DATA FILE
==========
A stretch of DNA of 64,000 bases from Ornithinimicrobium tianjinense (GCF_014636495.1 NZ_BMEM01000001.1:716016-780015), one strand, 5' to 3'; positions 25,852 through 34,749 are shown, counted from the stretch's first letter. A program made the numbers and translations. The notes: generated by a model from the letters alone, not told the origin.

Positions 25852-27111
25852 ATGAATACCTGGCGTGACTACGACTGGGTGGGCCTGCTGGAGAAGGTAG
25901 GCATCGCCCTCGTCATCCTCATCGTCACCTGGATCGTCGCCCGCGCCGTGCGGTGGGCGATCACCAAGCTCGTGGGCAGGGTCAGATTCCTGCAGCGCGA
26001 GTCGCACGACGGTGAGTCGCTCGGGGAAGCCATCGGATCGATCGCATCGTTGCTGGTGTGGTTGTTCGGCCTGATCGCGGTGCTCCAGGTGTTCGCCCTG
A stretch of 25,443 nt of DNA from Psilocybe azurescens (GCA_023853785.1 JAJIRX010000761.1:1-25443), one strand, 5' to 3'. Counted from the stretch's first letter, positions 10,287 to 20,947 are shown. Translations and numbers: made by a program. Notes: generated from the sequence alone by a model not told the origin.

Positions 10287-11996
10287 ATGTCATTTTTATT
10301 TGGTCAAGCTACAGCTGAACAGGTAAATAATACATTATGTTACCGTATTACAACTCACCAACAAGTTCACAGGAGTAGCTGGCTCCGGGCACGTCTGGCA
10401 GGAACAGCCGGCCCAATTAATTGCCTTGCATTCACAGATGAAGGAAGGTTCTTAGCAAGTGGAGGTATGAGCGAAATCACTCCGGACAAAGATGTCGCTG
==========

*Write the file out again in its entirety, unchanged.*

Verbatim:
A stretch of DNA of 64,000 bases from Ornithinimicrobium tianjinense (GCF_014636495.1 NZ_BMEM01000001.1:716016-780015), one strand, 5' to 3'; positions 25,852 through 34,749 are shown, counted from the stretch's first letter. A program made the numbers and translations. The notes: generated by a model from the letters alone, not told the origin.

Positions 25852-27111
25852 ATGAATACCTGGCGTGACTACGACTGGGTGGGCCTGCTGGAGAAGGTAG
25901 GCATCGCCCTCGTCATCCTCATCGTCACCTGGATCGTCGCCCGCGCCGTGCGGTGGGCGATCACCAAGCTCGTGGGCAGGGTCAGATTCCTGCAGCGCGA
26001 GTCGCACGACGGTGAGTCGCTCGGGGAAGCCATCGGATCGATCGCATCGTTGCTGGTGTGGTTGTTCGGCCTGATCGCGGTGCTCCAGGTGTTCGCCCTG
A stretch of 25,443 nt of DNA from Psilocybe azurescens (GCA_023853785.1 JAJIRX010000761.1:1-25443), one strand, 5' to 3'. Counted from the stretch's first letter, positions 10,287 to 20,947 are shown. Translations and numbers: made by a program. Notes: generated from the sequence alone by a model not told the origin.

Positions 10287-11996
10287 ATGTCATTTTTATT
10301 TGGTCAAGCTACAGCTGAACAGGTAAATAATACATTATGTTACCGTATTACAACTCACCAACAAGTTCACAGGAGTAGCTGGCTCCGGGCACGTCTGGCA
10401 GGAACAGCCGGCCCAATTAATTGCCTTGCATTCACAGATGAAGGAAGGTTCTTAGCAAGTGGAGGTATGAGCGAAATCACTCCGGACAAAGATGTCGCTG